English / 07.06.2019 / 1935
My father was the first reader of every issue
And I did not stop at my first attempt. My mother found regularly found me staring into blank space, flexing my imagination as hard as I could. She had no understanding of my methods, nor of my goals. She fruitlessly tried to force me to socialize and play with other kids on the street. I had no interest in such affairs. On occasions like birthdays they would constantly whine about how bored they were.
I, one the other hand, was never bored. The time I spent training my imagination was not spent in vain. I gained the ability to sometimes see the infinity and experience the eternity. And when I succeeded, my soul departed my body, it exited my room and traveled toward the great world beyond.
To be admitted to the first grade I had to go through an interview with the school counselor. She was a plain woman, a woman with a massive hairdo, a woman with an insincere smile, a woman with many disjointed questions. That's when I found out I was mentally challenged – such was her verdict.
Thanks to fathers' efforts, my handicap did not interfere my ability to study in a normal kids' class. And despite some initial resistance on my part, I was able to get accustomed to studying, especially after realizing I could continue my infinite and eternal endeavors during class. All to the detriment of my performance, of course.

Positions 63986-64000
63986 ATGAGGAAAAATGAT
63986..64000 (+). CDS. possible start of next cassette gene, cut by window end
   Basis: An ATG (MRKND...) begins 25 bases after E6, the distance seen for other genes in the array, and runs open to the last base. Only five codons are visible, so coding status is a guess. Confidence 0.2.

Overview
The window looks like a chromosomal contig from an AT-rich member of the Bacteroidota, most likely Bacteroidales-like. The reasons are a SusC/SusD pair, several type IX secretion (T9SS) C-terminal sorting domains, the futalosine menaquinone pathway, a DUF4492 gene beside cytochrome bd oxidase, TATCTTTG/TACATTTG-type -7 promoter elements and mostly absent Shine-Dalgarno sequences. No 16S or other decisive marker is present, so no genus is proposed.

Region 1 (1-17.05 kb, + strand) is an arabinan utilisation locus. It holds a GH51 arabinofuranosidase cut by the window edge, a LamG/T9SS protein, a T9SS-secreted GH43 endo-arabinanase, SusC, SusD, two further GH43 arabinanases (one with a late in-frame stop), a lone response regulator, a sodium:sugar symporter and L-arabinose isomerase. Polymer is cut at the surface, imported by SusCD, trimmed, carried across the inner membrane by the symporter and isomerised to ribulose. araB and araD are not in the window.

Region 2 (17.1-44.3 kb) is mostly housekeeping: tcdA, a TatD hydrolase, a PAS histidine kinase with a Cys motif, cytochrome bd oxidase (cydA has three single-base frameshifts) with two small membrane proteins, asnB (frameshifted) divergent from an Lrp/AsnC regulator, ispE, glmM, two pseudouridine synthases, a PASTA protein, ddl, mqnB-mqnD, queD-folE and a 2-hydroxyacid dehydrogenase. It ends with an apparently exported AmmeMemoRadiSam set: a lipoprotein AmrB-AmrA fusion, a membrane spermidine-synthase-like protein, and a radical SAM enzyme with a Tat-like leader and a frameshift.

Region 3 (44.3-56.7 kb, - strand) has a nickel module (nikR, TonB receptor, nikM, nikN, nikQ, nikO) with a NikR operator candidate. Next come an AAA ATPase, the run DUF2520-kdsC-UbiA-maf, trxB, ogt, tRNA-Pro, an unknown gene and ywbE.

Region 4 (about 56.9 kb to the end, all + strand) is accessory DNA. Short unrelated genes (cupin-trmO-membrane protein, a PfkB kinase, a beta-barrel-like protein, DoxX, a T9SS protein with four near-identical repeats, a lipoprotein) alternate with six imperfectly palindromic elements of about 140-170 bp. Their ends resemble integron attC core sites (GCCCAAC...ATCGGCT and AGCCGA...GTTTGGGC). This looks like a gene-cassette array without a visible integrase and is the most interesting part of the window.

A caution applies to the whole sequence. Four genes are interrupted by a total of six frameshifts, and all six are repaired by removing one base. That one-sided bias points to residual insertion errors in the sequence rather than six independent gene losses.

I lived in a family of avid readers. Every book and newspaper was sought after, causing fierce competition between family members over who will be the first in line to read it. I saw the heavy demand and decided to start my own newspaper. It was called “The Familee” (later rebranded to “The Family”). Moreover, I created my own literary almanac which I used to publish stories and novels.
My father was the first reader of every issue. He also became my proofreader, finding numerous spelling and grammatical errors in the early days of the newspapers' existence. He was very professional, marking my mistakes, never scolding me for them, always eagerly awaiting for the next issue.
He would put on his reading glasses, light a cigarette, pour himself a cup of coffee, sit down in the kitchen, and open the paper, which told the latest news of our household, some of them completely fictional. The same kitchen would become a discussion club for wild ideas and theories, many of them extremely unorthodox.
Our discussions weren't idyllic though. The older I got, the harder it became to understand father's messages. They ran contrary to school lessons. I once had to write an essay on Caesar, and there was no biography at home. The prospect of visiting a library – a municipal building – frightened and disgusted me, so I asked my father for help.
“Read the Shakespeare's play.”, father said.
“But it's not his real biography. I need to know his date of birth...”
“And what's the point of that? You'll learn some numbers. Doesn't mean you'll learn about Caesar.”
“But I'll get an F!”
“What's more important to you?! Good marks or understanding?!”, he said with anger and disappointment.